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Slutty Vegan founder Pinky Cole wants her $100-million chain to rival Burger King

November 30, 2022, 1:40 PM UTC

Good morning, Broadsheet readers! Citi CEO Jane Fraser shares why empathy is a competitive advantage for the bank; the pandemic’s impact on motherhood hit poor women harder than their rich peers; and Pinky Cole has big ambitions for Slutty Vegan.

Getting slutty Growing up in Baltimore, Pinky Cole looked up to those who had found success in music and entertainment. That reverence led her to a career as a television producer in Atlanta—until she was laid off. Cole reflected on her career choice and swiftly realized that the entertainment industry shouldn’t have a monopoly on who receives acclaim and attention. 

Four years ago, she founded the Atlanta-based restaurant chain Slutty Vegan, heralded for its burgers and fries, nondidactic approach to the vegan diet, and enthusiastic point of view. The chain was valued at $100 million earlier this year after a $25 million investment from a group that included Union Square Hospitality and Shake Shack’s Danny Meyer. “Once upon a time, it was probably not that cool to be a restaurateur,” Cole says. “But now it’s cool to be a restaurateur. It’s cool to be an entrepreneur, have a business, and be scaling it.” 

And Cole is indeed scaling. Slutty Vegan opened its eighth location earlier this fall in Brooklyn, its first outside the South (most are in Georgia). The chain plans to open a Harlem location soon. “I want Slutty Vegan to be a household name just like Burger King, McDonald’s, and Chick-fil-A,” Cole says.

Pinky Cole, Founder of Slutty Vegan
Pinky Cole, CEO and founder of the restaurant Slutty Vegan.
Courtesy of Pinky Cole

With backing from some of the top names in the restaurant industry, Cole is in strategizing mode, recently pivoting from a plan to open a location in each major market to launching multiple restaurants in particularly strong markets. The shift allows the chain to save on food costs by ordering ingredients for multiple storefronts to one city, rather than across the country.

Cole says the best fit for a Slutty Vegan location is in neighborhoods that are either food deserts, vegan food deserts, or “an area in the middle of gentrification,” hence the move to Brooklyn and Harlem selections. The ideal customer in those areas is “a graduate or college student who has a good career but still likes to be ratchet on the weekend,” she adds. “They can turn it on and be professional in a board meeting but still like to get loose and have fun with their friends.”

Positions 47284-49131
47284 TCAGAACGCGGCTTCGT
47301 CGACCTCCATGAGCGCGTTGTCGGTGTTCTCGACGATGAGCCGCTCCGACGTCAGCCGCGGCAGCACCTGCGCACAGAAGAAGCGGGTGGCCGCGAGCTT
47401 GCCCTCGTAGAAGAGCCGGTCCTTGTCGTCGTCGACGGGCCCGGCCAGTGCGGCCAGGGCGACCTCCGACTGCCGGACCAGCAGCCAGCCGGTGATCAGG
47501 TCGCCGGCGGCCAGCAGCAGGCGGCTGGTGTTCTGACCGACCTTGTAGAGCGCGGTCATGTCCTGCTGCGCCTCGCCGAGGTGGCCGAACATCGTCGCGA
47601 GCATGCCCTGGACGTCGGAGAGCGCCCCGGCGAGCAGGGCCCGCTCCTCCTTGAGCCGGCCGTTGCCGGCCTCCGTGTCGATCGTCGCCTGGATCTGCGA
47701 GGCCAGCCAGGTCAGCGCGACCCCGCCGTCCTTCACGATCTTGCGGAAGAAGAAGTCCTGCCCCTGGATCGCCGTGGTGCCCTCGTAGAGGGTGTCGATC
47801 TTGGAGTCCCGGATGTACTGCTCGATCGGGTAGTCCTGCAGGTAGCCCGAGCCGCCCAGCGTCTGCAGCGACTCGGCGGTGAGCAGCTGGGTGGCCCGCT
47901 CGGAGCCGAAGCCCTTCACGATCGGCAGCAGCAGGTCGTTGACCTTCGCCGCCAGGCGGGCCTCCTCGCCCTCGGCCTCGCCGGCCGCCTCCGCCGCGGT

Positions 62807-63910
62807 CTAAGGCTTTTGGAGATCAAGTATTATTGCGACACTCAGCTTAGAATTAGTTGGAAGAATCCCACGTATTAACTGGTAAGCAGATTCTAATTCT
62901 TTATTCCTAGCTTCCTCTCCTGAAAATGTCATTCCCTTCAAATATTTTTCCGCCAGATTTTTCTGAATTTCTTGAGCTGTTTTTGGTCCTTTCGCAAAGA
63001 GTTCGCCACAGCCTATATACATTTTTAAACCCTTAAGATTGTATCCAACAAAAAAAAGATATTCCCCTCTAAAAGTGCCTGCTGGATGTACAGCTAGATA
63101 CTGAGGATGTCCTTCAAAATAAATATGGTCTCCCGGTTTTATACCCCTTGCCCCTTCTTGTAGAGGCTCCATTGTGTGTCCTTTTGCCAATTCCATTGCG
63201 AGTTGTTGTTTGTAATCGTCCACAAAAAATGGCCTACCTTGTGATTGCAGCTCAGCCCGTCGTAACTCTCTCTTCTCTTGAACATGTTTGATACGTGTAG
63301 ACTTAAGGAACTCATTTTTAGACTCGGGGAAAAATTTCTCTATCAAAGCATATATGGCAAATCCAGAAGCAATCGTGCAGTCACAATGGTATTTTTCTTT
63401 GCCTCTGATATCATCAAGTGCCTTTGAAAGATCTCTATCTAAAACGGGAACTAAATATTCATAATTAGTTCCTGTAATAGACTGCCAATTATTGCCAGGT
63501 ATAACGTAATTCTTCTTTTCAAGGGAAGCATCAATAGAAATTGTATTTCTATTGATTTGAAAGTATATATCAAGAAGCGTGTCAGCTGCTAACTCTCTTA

That’s partly because of Slutty Vegan’s branding. Workers yell out that customers are getting “sluttified” and sell merch that says “Big Slut Energy.”

Cole can’t quite pinpoint what makes the restaurant successful. Is it her or the chain’s atmosphere? “Some days, I feel like people love Slutty Vegan because they love me. But some days, I think maybe it’s that I’m a community-based business,” she says. Either way, she credits the city of Atlanta for much of the chain’s success. “There is a mecca of successful, African American, wealthy individuals who live in the city and are willing to support someone who is moving and shaking,” she says.

Cole, whose given name is Aisha (Pinky is a nickname), is simultaneously working to build her personal brand. Earlier this month, she published a cookbook called Eat Plants, B*tch and hopes to eventually have at least three Slutty Vegan locations in each U.S. state.  

“We’re in your face, raunchy, and sophisticated at the same time,” she says. “I’m creating opportunities for myself and my company.” 

Emma Hinchliffe
emma.hinchliffe@fortune.com
@_emmahinchliffe

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PARTING WORDS

“I’ll take a break when I’m dead…When I start sitting, I feel like I’m not doing enough or I’m giving somebody else the opportunity to pass me.”

—Rapper Megan Thee Stallion, who became the first Black woman to appear on the cover of Forbes’s 30 Under 30 issue, on Monday 

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